The thing that makes Android great is it's integration.  Google built the OS, it's integrated into Google's infrastructure, and that's the way it works best.  Just like the iPhone, which works best with Apple's infrastructure (MobileMe, iTunes, etc).

Verizon has decided to cripple this phone by instead of tying it to Google, they have tied it to Bing.  Bing Search, Bing Maps, and instead of Google's awesome navigation app, they have replaced it with Verizon's own Navigation app, which, btw, they cleverly charge you 10 bucks a month to use.

Bloatware..  Blockbuster apps, Tetris apps that charge you money, etc.

To make it worse, Verizon has stated that they will be moving all of their "Droid" line to Bing.  It won't be exclusive, (meaning you can switch everything back to Google), but this is basically how to ruin a franchise.  (Verizon having Android on everything.)

This is where Verizon did it wrong with the iPhone as well.  When Apple came to Verizon and said "We are going to make a phone, you can be the carrier, but you can't put any apps or logos or anything on it"  Verizon said No.  So Apple went to Cingular (which later was bought by AT&T).  Cingular agreed, therefore the iPhone is on AT&T right now.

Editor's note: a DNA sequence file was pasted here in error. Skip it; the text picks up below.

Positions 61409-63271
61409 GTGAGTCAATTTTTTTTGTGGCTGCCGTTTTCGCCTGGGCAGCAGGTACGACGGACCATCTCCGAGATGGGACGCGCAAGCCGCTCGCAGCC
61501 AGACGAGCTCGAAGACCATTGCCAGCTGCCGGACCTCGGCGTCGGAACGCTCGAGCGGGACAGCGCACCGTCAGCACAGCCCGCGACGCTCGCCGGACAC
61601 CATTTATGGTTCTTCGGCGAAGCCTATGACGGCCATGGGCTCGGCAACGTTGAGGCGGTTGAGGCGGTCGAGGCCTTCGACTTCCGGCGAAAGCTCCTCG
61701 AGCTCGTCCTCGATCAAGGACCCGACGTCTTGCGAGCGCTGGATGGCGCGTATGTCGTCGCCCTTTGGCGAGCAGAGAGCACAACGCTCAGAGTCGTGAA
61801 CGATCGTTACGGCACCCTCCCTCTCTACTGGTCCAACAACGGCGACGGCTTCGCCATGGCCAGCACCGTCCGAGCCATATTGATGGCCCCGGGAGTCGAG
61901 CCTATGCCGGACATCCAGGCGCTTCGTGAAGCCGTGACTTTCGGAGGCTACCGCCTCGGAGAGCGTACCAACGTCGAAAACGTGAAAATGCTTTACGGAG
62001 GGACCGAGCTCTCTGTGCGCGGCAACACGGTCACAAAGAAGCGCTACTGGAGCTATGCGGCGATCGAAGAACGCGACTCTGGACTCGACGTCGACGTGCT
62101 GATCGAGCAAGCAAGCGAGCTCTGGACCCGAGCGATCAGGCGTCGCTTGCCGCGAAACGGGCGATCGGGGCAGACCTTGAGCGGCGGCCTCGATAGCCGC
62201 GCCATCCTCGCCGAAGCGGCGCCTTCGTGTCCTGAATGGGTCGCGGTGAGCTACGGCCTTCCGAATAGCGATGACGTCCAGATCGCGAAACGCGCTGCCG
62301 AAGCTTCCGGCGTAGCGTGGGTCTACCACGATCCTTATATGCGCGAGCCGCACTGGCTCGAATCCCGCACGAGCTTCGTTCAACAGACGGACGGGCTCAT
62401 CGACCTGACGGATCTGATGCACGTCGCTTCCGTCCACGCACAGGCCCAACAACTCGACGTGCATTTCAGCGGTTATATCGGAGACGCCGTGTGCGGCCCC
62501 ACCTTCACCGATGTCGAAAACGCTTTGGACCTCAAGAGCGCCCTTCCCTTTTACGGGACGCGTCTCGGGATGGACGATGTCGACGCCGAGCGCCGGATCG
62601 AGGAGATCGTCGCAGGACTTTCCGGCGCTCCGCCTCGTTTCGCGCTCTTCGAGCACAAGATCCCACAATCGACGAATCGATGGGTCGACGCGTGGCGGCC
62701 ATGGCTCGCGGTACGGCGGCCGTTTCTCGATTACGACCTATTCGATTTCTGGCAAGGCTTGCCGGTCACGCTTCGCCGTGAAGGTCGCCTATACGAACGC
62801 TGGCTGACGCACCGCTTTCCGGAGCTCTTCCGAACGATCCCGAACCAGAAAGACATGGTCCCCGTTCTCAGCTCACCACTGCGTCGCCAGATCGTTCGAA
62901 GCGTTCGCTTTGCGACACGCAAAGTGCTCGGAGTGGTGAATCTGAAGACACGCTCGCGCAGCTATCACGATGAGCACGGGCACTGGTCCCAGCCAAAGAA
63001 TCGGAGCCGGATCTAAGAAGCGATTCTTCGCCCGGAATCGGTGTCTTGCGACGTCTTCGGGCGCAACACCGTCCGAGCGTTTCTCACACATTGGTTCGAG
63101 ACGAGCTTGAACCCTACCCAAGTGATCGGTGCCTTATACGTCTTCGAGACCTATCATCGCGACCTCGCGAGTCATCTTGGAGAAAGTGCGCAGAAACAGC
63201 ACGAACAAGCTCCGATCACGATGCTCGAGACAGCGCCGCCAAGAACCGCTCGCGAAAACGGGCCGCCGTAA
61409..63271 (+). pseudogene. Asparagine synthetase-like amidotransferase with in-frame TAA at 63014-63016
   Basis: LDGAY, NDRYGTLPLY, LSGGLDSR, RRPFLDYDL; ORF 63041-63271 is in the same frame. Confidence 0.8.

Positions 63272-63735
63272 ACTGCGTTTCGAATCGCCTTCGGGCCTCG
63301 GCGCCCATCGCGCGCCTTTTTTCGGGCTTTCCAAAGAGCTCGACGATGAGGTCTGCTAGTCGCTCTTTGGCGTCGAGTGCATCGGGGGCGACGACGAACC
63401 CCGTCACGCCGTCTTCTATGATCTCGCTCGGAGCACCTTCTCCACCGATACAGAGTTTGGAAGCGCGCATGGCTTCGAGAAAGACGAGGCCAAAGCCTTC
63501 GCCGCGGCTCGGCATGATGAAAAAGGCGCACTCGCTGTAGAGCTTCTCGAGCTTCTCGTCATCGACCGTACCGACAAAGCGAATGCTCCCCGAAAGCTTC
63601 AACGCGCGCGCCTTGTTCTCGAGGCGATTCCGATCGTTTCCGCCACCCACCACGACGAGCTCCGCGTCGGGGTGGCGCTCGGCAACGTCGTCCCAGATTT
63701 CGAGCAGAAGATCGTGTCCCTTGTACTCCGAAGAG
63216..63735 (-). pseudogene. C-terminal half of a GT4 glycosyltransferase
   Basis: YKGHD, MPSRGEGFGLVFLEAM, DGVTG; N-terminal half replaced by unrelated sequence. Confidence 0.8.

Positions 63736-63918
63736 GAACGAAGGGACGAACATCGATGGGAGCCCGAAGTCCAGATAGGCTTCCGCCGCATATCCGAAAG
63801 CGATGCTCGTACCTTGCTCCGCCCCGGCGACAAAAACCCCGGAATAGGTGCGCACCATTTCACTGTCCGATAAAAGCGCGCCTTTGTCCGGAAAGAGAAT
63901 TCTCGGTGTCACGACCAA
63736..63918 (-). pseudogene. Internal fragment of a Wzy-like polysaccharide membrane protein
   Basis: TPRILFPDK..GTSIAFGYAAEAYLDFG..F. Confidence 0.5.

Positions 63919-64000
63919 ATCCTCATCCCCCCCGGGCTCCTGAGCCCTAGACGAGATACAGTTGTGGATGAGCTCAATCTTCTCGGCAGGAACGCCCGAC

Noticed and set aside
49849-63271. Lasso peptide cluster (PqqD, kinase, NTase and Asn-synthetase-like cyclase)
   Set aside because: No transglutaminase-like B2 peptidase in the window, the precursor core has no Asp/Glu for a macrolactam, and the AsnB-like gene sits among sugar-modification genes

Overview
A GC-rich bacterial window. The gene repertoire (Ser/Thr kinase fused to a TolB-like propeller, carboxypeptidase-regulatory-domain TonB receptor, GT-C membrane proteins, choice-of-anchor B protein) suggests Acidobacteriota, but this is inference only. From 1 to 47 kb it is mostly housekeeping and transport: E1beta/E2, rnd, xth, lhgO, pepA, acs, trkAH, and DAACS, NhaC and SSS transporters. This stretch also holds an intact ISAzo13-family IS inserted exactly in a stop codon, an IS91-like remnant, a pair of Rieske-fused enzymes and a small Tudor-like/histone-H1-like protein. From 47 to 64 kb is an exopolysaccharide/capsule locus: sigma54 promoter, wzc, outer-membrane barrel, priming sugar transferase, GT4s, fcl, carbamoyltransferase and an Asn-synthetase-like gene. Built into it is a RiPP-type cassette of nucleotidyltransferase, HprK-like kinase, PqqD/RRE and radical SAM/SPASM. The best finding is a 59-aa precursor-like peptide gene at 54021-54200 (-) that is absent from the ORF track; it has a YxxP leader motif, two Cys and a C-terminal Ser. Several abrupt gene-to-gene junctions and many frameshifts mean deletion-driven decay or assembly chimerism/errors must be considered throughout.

Apple's iPhone doesn't have bloatware (unless you count the apps that Apple puts on there themselves, which, I can understand your argument), it starts off with Google as the search engine by default, but you have the option to change it.

The iPhone doesn't force you to use a service, they force you to use the apps that are built in (unless you download new ones), like the "Maps" application, it's Google Maps and Google Search, but you'd almost never know it.  So far Apple hasn't ruined it, but we'll see.

Verizon may be ruining a good thing here.  Hopefully they don't.

Here's Gizmodo's review as well: here.

Verizon Rumored To Replace Google With Bing On All Android Devices | Markets | Minyanville.com.

Wednesday, September 8